The battle is almost won but it is important not to assume victory at this stage. Gardeners should not next year get complacent and plant perennials too soon. There should be no permanent planting until the very last ground elder is gone.

At the end of the season there were signs of ground elder regeneration. Because the ground elder is too small it is now too late to spray.

As you will see from the yellow patches of grass in November I have not told you the whole story today!

I small sneaky patch of ground elder and seedling epilobiums in October
On reflection the ‘ground elder’ in the picture looks a ‘dead ringer’ for a seedling elderberry tree. No matter, the elderberry is one of very few shrubs that are very easily killed by glyphosate
Cleavers is a common annual weed that germinates in October. Sprayed in late October it was in early December completely dead. To kill it was a high priority
More about nettles
The few nettles pictured today came from seed. There were no more than half a dozen when I took my picture in early November. It was NOT too late to spray them. My previous problem had been established perennial nettles and the new young nettles were the same perennial kind. 

New nettles from seed had sneakily arrived under the hedge

In my vegetable garden I have eliminated most weeds-from-seed problems by my minimum cultivation policy and by not letting weeds ever set seed (well almost). I still get a few seeded perennial nettles! Their seed must be able to remain dormant for a very long time. As soon as I spot them I pull them out or hoe them.
Some of you may have annual nettles Urtica urens. They can be a considerable nuisance in the vegetable garden. Try not to let them set seed. Keep the hoe going! If they are on an empty patch spray with glyphosate. You will need full strength 1 in 50 dilution of 360gm product. (The alternative MCPA might leave residues for up to a month). Although not perennial, annual nettles can be very persistent.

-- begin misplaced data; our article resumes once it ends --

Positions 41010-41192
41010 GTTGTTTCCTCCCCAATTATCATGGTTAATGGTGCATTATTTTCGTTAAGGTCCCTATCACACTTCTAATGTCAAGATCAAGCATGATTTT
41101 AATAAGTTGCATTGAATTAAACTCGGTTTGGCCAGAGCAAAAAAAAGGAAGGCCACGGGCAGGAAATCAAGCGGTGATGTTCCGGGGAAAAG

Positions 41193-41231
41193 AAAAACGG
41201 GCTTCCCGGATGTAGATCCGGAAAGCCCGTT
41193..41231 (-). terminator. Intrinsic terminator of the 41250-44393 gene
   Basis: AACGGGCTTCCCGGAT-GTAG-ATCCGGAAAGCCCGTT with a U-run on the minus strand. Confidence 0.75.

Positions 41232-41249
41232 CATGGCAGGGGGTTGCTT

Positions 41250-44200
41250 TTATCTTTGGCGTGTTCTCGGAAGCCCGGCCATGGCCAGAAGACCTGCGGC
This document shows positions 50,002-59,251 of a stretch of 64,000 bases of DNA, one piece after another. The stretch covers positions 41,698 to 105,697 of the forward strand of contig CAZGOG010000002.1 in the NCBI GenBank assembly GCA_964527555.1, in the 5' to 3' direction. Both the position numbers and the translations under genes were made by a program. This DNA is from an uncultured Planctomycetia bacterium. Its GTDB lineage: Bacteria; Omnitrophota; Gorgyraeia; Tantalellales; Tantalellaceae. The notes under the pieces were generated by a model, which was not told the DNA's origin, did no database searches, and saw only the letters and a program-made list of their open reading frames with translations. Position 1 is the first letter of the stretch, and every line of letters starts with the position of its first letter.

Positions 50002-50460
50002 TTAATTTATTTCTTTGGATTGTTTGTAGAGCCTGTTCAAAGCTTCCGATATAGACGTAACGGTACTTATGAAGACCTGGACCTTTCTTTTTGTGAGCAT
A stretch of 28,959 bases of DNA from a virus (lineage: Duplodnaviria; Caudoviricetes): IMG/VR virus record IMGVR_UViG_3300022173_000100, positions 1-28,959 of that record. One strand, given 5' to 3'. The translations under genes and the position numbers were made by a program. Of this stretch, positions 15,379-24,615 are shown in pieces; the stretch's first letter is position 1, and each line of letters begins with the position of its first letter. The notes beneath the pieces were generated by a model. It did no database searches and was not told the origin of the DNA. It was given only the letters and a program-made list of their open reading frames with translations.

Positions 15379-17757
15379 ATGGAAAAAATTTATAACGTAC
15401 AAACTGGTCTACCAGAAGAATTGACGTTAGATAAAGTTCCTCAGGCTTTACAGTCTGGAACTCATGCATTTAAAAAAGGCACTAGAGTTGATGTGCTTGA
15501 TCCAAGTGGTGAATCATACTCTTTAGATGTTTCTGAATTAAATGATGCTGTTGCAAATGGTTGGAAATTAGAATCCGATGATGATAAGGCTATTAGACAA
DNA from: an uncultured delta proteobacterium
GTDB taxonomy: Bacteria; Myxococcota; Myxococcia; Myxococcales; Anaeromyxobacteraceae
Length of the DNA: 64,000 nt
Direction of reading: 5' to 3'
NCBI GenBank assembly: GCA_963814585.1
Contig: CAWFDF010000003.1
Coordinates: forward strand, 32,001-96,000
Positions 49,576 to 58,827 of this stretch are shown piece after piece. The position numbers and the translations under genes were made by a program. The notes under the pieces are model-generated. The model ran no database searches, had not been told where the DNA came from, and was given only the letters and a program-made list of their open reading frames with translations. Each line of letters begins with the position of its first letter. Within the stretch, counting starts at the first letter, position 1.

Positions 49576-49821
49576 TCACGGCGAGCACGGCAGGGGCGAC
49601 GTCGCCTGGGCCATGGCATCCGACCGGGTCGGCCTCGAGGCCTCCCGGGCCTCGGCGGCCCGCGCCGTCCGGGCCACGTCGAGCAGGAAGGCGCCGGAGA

I have known gardens with annual or perennial nettles sprayed with too weak a solution of glyphosate where nettles have been able to become badly established.

What about the rest of the project?
Well the cut back hedge certainly grew! It is quite amazing how quickly cut back shrubs and trees can regenerate as a result of their strong root system. I spent several hours cutting new growth back to keep the hedge narrow and not any higher. I was particularly severe on the horrible hornbeam, elderberry and hawthorn. The hedge must not get any wider The new hedging plants inserted into the gaps with the help of watering and fertiliser put on about a foot of new growth. It will be much more next year and I have already applied fertiliser for next season. As the new hedging plants grow I will whittle away at the original coarse wood.
All this hedge cutting is getting too much for me and for next year we have sourced a farmer who will keep it trimmed back very cheaply.

Viewed from inside Cathi’s garden in late November. The hedge is less of a screen than in Summer, there has been leaf fall and heavy pruning and the border is looking tired. Note the strong growth on the privet

Hornbeam is not my favourite plant and that ugly cluster of trunks on the right needs to go
You will recall that some of the trunks previously killed by Dutch Elm disease had been left in as a screen and support for sweet peas. The planted yew and beech have had a good first season
As to my ambition to create a flower border in grass this will be the subject of a new series of posts which will start this month. I have been a little disingenuous today because I have idealised my report to help gardeners struggling with a problem of ground elder control. Other things have been going on! Despite me telling you not to.

(You can now skip to the future to read about my continued weed control and more about planting)

Those of you with ground elder or nettles growing in grass need to read about MCPA

Last week I claimed final victory over Cathi’s woolly aphid

Wednesday, 2 December 2015

Buying professional fertilisers

New readers might be surprised when I keep going on about my Yaramila. They might also wonder how this compound satisfies most of my fertiliser needs. When they check at their gardening store nothing anywhere near like it is to be seen.

We are back to the issue of separate professional and amateur horticultural markets. Not like the pesticide market supported by a pseudo legal framework that leads  the gardener into thinking he is committing a sin should he sniff out a source of professional product!